I was born in Texas. You might have picked that up. And in Texas, from the moment we take that first earthly breath it is drilled into us that our state is the best place, with the best people, ever. Indeed, the indoctrination may begin sooner -- it is not at all hard for me to imagine a cowboy standing and screaming Lone Star patriotism at my mother's stomach. That famous scene in "Pee-wee's Big Adventure" is factually based.
I'm more mature now, I've seen a little of the world; I realise that Texas is not actually better than every place else. There are some places that, in their own sort of way, are as good as Texas -- for example, Minnesota and Wales.
But having said that, it's important to remember that no place is better than Texas. Any persons having the audacity to claim otherwise are not only intolerably arrogant but an insult to intelligent people everywhere. This fact is at the heart of why I do not like New York City (a).
Natives of that city haven't a fucking clue about the rest of America. They don't even know where we are -- a New Yorker once looked blankly at me when I told her I was from Minnesota and said: "That's down near Idaho, isn't it?"
No. No it is not. Neither Idaho nor Minnesota are "down" from a New York perspective, and they are only near each other in the way that they are not near China. How massive is the distance that encompasses Minnesota and Idaho? How many millions of square acres does it contain? It is a fucking great huge chunk of the country and she doesn't have a clue about it.
Yet New Yorkers bill themselves as being all you need to know about America; everything that is America lies within the five boroughs and any venture beyond is academic.
My mind fires when I think about NYC and all the things I don't like about it. The deep insult to my Texas core is too much for me to handle, I suppose.
I was thinking about all this stuff on the train Wednesday, mumbling angrily to myself like a mad man as I bounced toward Cardiff Central station. I was thinking about it because I was going to be interviewed for Welsh-language television and was psyching myself up to take a stand.
I was being interviewed for politics programme "CF99" about the Super Tuesday results. The interview was to be held in Cardiff's New York Deli (b). I was OK with that. Although I have always refused to go there because if its name, I realised that it made sense to do an interview about U.S. politics in a place that had lots of U.S. flags. Admittedly, when the producer had told me where he wanted to do the interview I had blurted out, in English, "I'm not from New York," but that's not what was eating at me.
What I was mulling on the train ride into town was his suggestion that he would film me eating a bagel and drinking a Coca-Cola.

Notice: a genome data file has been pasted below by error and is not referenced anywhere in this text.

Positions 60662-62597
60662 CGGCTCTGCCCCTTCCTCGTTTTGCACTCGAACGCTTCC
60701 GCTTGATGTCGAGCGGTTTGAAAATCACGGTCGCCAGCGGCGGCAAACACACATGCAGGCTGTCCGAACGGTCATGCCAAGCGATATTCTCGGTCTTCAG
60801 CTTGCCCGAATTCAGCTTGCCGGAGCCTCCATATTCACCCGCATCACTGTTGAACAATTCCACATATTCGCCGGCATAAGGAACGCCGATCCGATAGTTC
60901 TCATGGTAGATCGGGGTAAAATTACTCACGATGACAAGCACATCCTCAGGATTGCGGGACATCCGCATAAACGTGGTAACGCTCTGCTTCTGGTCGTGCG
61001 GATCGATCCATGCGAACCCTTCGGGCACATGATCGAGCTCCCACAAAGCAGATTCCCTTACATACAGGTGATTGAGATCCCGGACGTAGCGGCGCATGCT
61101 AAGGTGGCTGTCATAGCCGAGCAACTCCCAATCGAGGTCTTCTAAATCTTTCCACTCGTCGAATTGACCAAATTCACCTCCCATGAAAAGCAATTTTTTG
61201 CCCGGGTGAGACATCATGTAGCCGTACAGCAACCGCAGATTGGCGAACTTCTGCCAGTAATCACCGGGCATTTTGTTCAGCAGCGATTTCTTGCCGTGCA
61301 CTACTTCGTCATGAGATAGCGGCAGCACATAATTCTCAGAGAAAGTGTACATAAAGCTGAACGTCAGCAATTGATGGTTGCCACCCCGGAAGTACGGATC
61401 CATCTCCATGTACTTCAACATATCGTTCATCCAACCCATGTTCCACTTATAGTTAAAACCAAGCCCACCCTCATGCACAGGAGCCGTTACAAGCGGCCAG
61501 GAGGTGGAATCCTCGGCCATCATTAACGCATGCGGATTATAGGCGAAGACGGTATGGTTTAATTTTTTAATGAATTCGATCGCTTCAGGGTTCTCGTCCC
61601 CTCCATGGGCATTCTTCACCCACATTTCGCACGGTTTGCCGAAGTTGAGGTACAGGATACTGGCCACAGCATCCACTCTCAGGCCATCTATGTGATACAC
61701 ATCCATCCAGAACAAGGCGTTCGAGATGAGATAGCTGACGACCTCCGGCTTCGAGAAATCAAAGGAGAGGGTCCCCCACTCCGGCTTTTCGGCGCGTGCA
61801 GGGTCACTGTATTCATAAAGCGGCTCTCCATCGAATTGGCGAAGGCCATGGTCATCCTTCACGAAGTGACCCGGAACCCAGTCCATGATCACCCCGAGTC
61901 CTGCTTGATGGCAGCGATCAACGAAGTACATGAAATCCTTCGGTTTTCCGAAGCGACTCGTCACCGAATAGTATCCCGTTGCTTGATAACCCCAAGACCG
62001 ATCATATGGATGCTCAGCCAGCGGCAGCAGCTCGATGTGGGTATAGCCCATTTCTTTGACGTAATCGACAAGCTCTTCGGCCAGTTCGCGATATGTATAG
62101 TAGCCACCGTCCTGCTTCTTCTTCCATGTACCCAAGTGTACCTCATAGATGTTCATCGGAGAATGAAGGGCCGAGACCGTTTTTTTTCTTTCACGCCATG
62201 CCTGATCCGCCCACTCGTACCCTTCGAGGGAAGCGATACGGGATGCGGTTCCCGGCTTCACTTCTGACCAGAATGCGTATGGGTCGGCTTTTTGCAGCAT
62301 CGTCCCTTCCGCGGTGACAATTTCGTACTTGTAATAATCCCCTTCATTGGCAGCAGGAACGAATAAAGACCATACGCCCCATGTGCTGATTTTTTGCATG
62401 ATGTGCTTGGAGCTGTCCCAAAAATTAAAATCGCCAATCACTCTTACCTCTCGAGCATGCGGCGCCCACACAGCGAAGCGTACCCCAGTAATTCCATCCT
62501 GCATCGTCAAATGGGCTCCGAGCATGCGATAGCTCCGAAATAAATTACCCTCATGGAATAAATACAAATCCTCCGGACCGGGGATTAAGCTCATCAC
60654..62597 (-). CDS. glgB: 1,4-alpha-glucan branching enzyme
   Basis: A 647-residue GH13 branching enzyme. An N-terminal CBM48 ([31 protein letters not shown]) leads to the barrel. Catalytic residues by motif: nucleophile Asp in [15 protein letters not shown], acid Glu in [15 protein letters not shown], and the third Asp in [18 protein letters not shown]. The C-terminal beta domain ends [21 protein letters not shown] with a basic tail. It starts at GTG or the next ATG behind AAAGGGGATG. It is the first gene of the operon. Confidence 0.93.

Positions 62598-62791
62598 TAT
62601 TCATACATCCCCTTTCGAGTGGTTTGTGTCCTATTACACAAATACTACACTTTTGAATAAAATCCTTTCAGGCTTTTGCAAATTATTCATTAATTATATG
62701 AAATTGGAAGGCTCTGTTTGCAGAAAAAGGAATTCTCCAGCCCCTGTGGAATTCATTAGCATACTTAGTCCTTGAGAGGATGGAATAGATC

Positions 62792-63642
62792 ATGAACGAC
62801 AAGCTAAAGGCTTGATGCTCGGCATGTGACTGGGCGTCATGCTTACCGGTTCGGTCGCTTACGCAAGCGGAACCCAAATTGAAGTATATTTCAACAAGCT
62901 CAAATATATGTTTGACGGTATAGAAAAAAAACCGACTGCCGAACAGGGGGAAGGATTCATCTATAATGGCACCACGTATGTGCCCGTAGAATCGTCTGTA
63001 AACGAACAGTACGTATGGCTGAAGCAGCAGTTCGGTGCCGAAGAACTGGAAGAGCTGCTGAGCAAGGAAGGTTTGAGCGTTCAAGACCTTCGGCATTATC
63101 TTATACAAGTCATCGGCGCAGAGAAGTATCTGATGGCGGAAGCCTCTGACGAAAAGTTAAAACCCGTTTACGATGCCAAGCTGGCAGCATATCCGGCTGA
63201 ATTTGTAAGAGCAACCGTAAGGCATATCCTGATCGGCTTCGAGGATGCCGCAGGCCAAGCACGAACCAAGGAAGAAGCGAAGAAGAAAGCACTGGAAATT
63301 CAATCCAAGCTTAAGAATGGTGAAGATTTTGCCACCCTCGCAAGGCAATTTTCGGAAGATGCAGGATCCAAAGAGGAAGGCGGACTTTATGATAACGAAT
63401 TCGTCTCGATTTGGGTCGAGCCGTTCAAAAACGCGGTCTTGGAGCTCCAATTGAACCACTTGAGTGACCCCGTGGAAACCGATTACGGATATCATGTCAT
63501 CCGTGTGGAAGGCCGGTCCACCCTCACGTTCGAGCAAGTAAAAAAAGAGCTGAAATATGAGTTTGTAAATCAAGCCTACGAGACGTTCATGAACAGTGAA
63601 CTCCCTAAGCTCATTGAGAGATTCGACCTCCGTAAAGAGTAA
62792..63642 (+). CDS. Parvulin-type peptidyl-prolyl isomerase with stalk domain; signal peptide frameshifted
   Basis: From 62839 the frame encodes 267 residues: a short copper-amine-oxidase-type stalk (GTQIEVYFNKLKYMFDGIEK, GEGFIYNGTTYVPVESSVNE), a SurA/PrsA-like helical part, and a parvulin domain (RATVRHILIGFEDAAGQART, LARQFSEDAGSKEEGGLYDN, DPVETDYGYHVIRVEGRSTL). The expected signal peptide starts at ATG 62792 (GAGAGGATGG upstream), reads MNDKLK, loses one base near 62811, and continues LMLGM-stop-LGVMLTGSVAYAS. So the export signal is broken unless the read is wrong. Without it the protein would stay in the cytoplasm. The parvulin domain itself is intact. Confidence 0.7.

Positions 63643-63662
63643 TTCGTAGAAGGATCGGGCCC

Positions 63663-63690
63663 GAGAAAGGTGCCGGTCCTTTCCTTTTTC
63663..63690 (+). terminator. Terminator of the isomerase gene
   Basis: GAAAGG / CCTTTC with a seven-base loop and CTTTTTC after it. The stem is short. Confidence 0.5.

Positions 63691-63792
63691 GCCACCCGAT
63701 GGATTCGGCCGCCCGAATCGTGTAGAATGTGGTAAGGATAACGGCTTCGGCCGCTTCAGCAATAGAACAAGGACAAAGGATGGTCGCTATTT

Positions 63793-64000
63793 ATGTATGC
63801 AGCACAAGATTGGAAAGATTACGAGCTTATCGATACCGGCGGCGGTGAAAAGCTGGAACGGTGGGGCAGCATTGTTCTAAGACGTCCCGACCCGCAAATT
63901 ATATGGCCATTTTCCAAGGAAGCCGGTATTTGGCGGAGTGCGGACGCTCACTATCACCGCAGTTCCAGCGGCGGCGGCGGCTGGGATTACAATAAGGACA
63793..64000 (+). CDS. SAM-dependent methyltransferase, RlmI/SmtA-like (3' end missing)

Now, generally, I want to be an easy interview. They pay you to do interviews in this country and I would be happy to build a reputation as someone to turn to when the Average American opinion is desired. I am eager to please -- how else would I have once found myself wearing a baseball cap ('cause it looks American, see) and sitting in a tree (never understood that bit) reading a Welsh dictionary for the sake of a South Wales Echo photographer? (c)
But a bagel and a Coke. No. I couldn't do it.
First off, would you do that sort of thing to anyone else? If you were interviewing someone about Irish politics, would you give them props of Guinness and a potato? But even that I could get beyond. You know, I'm American but I'm speaking Welsh. My accent when speaking Welsh doesn't really betray my being from the United States, so, you know, it's nice to have visual clues. Otherwise I'm just some bloke.
And the Coca-Cola I could handle. It's an international beverage. In my head I associate it as much with soccer as anything else.
The bagel, though...
Just thinking about it, I could feel my soul dying. I don't have a great deal of shame. I will lower myself to all sorts of things. I am no man of high principle. But I will not be filmed in a New-York-themed deli eating a quintessentially New York foodstuff.
Thankfully, the issue never came up.
When I got to the deli, the producer bought me a cup of tea and set up for the interview. No Coke. No bagel.
Maybe the deli doesn't have bagels. Maybe he picked up from my "I'm not from New York" outburst that I wouldn't be keen. Maybe he thought better of it. I prefer to give him the benefit of the doubt and assume that he had, in fact, been taking the piss -- Welsh people have their own experience with being put into silly boxes.
We went through the interview and, with the exception of my stumbling in trying to pronounce "dychymyg," I was pretty happy with it. Although, when it aired, my words were at times difficult to hear because someone had confusingly chosen to add a sound bed of "America" from "West Side Story."
Being associated with Puerto Ricans -- Yeah, I'm fine with that.
(a) Or, to a lesser extent, California.
(b) My aversion to all things NYC aside, it actually looked like an OK place and the woman who ran it seemed really nice, so I will go to the trouble to tell you that it can be found in High Street Arcade.
(c) Thankfully, that picture, and the story that went with it, never ran.